Jennifer Moriya learns to turn the other cheek at a Japanese leaving do
As the term drew to a close, my thoughts returned to the staff parties I went to during my three years in Japan.
The Japanese school year begins and ends in spring. Teachers can volunteer to change school, but no one chooses which school they teach at next, so it's a tense time. With a fluid and sometimes reluctant staff, leaving and welcome parties are important team-building exercises, and despite their apparently formal nature, break the boundaries of cliques and hierarchies.
Before entering the dining room, each guest draws a number, or the name of a table, to determine where they sit. Those leaving or arriving have already been allocated seats. No one pours their own drinks - to do so labels you a drunkard - so offering someone a drink is an unobtrusive way to start a conversation. Your glass is never empty; you have no idea how much you have drunk, and by speech-making time there may even be a few alcohol-fuelled hecklers.
Leaving parties end with a walk down a tunnel of your colleagues' arms, but after every formal party there is always a second, more informal, gathering. Allegiances and alliances become clearer.
After one party, when the men had disappeared to the next dive, the women slipped into a cocktail bar. The head had declared himself horrified to hear that many of the new teachers would be women, who, according to him would "work less than men", and the secret second party was a chance for the female teachers to safely vent their frustration at an openly sexist system. It was also a chance to become more annihilated.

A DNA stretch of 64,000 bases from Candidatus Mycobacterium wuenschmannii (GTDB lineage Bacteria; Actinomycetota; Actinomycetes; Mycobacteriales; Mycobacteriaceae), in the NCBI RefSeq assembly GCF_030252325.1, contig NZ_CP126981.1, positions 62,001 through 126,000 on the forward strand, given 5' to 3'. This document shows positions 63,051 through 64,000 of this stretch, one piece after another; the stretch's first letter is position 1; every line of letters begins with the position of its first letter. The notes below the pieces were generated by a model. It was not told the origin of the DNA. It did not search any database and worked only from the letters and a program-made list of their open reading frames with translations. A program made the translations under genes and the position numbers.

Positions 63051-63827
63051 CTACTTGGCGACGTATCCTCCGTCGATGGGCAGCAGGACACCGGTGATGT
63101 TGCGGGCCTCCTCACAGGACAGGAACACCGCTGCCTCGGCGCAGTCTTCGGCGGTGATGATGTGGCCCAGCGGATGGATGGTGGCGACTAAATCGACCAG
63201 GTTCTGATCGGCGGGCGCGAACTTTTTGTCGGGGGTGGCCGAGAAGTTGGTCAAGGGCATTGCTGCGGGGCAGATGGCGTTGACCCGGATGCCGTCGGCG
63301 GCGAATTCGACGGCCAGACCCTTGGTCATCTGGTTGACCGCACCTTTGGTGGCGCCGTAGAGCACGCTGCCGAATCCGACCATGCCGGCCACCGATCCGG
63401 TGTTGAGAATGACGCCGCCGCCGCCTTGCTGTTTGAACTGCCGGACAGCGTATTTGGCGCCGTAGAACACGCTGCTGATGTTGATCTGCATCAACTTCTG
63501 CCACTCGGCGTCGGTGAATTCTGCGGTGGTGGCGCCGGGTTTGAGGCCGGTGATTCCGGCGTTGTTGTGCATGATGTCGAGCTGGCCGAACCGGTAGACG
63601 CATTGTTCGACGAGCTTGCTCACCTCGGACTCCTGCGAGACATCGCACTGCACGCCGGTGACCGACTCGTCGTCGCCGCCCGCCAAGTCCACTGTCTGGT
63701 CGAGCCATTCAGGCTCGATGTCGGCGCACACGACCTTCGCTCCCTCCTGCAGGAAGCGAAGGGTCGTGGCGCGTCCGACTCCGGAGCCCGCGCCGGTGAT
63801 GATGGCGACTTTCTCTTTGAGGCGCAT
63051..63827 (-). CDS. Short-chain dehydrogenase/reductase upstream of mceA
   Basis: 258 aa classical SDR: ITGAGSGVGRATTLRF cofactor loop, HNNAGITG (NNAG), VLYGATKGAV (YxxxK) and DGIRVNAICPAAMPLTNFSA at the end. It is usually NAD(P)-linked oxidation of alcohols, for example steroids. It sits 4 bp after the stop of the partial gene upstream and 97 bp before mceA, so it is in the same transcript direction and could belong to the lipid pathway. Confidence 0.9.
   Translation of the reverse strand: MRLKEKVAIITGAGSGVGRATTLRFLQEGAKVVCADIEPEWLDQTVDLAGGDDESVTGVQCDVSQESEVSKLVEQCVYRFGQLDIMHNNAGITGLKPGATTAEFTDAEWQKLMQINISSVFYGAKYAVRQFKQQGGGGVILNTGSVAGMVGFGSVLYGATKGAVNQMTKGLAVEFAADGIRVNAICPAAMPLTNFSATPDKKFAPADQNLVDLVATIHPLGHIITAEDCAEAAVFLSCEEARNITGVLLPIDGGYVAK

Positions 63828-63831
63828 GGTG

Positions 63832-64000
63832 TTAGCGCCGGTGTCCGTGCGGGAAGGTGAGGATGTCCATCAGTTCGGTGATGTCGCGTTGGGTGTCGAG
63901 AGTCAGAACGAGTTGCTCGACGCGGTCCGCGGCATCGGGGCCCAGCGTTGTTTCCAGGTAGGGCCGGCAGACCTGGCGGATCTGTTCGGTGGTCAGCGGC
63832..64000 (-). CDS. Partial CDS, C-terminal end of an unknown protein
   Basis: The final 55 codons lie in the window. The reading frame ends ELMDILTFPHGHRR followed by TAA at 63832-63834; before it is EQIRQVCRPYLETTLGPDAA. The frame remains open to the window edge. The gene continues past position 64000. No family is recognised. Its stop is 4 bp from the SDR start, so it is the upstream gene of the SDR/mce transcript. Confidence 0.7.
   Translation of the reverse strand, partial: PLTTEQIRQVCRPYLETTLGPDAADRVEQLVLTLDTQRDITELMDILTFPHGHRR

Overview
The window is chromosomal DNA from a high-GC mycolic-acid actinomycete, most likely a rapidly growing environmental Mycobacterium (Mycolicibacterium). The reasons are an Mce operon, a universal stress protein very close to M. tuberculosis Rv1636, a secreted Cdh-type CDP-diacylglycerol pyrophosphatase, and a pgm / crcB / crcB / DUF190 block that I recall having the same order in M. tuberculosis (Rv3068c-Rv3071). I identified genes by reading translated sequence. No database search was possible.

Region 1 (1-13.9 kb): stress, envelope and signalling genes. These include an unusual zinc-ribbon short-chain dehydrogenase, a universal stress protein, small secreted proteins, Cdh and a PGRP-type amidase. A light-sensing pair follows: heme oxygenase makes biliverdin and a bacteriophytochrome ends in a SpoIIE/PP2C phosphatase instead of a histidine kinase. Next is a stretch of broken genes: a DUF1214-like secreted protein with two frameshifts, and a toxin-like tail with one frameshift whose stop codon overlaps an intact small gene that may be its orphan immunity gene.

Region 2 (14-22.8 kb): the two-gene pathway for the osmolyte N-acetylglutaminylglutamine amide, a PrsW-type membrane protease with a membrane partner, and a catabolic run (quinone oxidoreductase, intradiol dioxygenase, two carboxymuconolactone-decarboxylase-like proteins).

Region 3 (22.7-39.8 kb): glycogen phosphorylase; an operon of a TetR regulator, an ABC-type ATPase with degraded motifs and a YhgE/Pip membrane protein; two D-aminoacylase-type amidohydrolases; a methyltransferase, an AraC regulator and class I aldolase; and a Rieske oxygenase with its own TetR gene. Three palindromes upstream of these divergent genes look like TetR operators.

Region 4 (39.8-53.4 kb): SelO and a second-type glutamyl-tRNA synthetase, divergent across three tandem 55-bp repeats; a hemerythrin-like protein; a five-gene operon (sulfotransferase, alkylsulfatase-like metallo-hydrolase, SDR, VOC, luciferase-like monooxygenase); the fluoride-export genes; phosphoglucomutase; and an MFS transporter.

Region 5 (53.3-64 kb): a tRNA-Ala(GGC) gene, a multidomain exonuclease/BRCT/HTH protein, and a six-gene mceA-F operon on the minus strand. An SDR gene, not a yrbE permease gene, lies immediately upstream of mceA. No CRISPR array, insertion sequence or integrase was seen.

My favourite drunken memories are of karaoke and butt wrestling. "My Way", "El Condor Pasa" and anything by the Carpenters are middle-aged Japanese teachers' karaoke staples, but it's "Kinta" that sticks in my mind. The singer was an outwardly respectable member of the municipal board of education, but the song would have made a rugby player blush. In every verse kinta would be followed by ma, making kintama, Japanese slang for testicles. The verses became more graphic, and the teachers increasingly embarrassed, but I felt honoured to have heard such a cringe-making example of Japanese culture.
I feel the same pride every time I see my butt wrestling certificate. At the end of the calendar year Japanese workers hold "forget-the-year parties" called bounenkai. Butt wrestling was the highlight of my first.
The 100-odd staff of the high school I worked for descended on a spa resort for a night of feasting, drinking and bathing. After speeches and skits, a low, wooden stool was brought out, and names pulled from a hat. Teachers came out in pairs, stood back-to-back on the stool, and when the MC shouted "Go!" tried to push their partner off with their behinds. My certificate is not for winning, but for effort and style.
Jennifer Moriya worked in Japanese schools for three years as an assistant language teacher. She will soon start a PGCE in modern languages at Middlesex University